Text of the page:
Back-to-back delegations of unionized Illinois tollway workers asked board directors to intercede in securing fair wages Thursday.
Contracts between the agency and local Teamsters and AFSCME units have expired, leaving employees facing insecurity amid inflation, representatives said.
Teamsters Local 700 members are “expected to hop in the truck under the most dangerous conditions,” business agent Geoff Daniels said. The local includes mechanics, equipment operators, and laborers who respond to crashes as well as do snow plowing.
“They take pride in their jobs; they just want compensation that reflects what they do,” Daniels noted.
It was the second time American Federation of State, County and Municipal Employees members showed up at a board meeting recently. In May, they told directors that negotiations had dragged on needlessly.
On Thursday, AFSCME’s James Adams described three-hour commutes to get to his job.
“Show to me the dedication I am showing to you. I don’t think that’s asking a lot,” he said.
After Adams’ wife gave birth to twins last year, he needed to take a second job at Walmart to make ends meet.
“My entire monthly income from the tollway barely covers my rent,” Adams said. “Myself and my family don’t want the world. I just daydream of giving it to them. I just want to make a living wage to comfortably raise my children. I want to be able to put them in a home that I know is safe.”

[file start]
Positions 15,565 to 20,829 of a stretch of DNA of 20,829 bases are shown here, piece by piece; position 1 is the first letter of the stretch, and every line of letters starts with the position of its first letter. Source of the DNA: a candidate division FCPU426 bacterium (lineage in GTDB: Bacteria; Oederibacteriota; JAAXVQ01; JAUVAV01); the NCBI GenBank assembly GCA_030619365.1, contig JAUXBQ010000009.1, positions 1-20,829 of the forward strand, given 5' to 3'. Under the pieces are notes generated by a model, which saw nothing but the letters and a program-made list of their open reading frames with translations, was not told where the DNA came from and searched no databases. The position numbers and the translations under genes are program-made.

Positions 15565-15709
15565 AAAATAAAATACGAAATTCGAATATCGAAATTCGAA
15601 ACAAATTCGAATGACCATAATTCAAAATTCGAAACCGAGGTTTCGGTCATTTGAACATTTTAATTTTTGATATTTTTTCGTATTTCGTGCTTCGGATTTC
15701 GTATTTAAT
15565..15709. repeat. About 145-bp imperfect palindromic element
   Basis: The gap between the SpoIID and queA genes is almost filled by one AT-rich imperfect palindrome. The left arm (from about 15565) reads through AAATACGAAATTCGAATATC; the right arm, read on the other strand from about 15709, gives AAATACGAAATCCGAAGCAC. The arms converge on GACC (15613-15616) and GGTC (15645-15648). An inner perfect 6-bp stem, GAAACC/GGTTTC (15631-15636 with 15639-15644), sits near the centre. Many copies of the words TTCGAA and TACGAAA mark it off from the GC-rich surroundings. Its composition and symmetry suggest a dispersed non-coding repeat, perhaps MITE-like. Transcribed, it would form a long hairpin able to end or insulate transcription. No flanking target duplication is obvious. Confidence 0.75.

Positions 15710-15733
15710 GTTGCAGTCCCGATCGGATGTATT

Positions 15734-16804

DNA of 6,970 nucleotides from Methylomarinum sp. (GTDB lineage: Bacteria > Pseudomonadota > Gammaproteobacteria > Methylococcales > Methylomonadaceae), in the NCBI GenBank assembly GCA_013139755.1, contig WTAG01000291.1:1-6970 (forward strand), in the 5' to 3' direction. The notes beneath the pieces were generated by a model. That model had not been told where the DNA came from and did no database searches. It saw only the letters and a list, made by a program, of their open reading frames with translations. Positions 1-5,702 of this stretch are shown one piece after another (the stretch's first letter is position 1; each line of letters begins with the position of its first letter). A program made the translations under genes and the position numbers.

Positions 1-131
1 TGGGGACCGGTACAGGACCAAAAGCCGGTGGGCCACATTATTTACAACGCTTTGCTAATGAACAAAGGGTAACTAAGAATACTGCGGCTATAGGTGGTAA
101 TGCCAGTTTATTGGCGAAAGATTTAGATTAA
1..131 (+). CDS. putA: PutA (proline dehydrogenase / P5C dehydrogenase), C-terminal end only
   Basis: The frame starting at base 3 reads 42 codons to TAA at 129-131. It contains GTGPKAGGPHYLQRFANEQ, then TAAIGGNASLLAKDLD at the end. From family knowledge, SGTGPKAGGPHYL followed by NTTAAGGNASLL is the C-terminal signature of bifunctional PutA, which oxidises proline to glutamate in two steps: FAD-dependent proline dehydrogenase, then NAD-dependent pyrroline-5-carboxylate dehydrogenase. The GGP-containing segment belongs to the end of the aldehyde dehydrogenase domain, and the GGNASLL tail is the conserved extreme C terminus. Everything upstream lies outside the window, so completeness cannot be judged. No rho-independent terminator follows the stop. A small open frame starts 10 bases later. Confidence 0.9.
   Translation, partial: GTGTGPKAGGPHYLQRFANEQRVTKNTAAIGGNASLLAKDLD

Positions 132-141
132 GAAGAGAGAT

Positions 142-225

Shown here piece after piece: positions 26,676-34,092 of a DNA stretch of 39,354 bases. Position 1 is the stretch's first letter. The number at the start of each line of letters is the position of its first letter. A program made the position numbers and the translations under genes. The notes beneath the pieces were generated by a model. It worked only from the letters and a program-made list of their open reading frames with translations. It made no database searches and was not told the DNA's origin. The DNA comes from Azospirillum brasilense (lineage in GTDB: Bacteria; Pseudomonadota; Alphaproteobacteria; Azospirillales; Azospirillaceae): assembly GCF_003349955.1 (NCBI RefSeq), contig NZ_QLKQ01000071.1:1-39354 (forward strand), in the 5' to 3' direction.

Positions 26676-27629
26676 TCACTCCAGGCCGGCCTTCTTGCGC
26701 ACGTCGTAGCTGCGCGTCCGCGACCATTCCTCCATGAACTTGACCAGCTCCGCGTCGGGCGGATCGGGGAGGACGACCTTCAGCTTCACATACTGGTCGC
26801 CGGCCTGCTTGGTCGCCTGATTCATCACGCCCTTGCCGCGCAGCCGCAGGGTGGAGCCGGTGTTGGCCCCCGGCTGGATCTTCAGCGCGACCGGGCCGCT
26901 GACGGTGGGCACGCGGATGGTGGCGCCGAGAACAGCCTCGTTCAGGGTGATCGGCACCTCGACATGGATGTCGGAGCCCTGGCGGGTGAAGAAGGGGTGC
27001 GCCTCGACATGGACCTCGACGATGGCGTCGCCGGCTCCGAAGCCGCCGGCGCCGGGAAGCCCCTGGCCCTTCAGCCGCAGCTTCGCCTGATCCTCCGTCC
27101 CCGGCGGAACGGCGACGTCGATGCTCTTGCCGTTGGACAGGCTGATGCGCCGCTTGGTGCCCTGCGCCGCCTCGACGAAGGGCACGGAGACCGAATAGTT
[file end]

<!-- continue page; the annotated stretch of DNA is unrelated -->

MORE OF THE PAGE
Tollway Executive Director Cassaundra Rouse said, “Our negotiating team is working very diligently to resolve and make sure we come to some collaborative agreement. We, too, want to get the agreements concluded and finalized and ratified before the board as soon as possible.”
“The issues that are being brought up, like compensation, are issues many are dealing with,” Rouse explained. “We are working very hard to make sure we can address the concerns that have been raised … and we will get to the finish line here.”
AFSCME’s contract with the tollway expired on Dec. 21, 2022. Local 700’s contract ended on Feb. 28, 2023.
Daniels warned directors that Cook County and Chicago are paying higher wages for similar work, and that’s luring away experienced staff.
“It leads to safety concerns, not just for Teamsters, but for the commuting public,” he added.